Kingston University's Pharmaceutical Science Research Group is stepping up its work developing drugs to counter cancer. The group has been given Â£200,000 from the Science Research Investment Fund to look more closely at the causes of hormone-dependent forms of the disease, such as prostate and breast cancer.
The research is being lead by Dr Sabir Ahmed, who is developing molecules that mimic testosterone but cancel out the function that causes cancer. He is using the University's new nuclear magnetic resonance machine to carry out the detailed analysis required. The state-of-the-art equipment provides intricate information about the structure and shape of molecules and allows researchers to develop new molecules at a faster rate than previous technology.
Professor Keith Jones said the team's work could eventually contribute to possible cures for some cancers. "Various hormones are involved in prostate and breast cancer," he said. "However, if they are able to find a way to block testosterone, for example, this work could lead to new drugs being developed to treat prostate cancer."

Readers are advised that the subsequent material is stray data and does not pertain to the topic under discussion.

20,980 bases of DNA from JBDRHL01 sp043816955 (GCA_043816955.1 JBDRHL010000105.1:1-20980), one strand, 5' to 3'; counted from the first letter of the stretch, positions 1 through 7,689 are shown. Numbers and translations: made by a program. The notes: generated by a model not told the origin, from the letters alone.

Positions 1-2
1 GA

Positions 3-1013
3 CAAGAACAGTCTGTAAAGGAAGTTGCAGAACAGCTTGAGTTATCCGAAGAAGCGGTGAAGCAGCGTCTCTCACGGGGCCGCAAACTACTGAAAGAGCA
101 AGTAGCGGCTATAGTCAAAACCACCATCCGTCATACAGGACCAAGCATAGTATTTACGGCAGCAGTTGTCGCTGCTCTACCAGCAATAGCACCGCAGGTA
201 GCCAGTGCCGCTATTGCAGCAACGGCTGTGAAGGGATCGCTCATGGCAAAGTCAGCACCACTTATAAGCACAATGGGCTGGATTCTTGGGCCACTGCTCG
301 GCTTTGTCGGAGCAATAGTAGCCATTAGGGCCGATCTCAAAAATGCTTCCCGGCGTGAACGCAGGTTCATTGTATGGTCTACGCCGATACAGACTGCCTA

Although the University's research could provide a breakthrough in the future, Professor Jones stressed there was still a long way to go to find the ultimate cure for prostate and breast cancers. "Naturally we would love to discover new medicines to treat cancer and parasitic diseases," he said. "But we're also trying to invent new reactions that, in 50 years time, the pharmaceutical industry will use. Essentially we are underpinning research that needs to be taken forward in the future."
The Pharmaceutical Science Research Group is also currently analysing anti-parasitic compounds and has started another project to investigate some of the causes of hypertension.
Bridge - The Kingston University magazine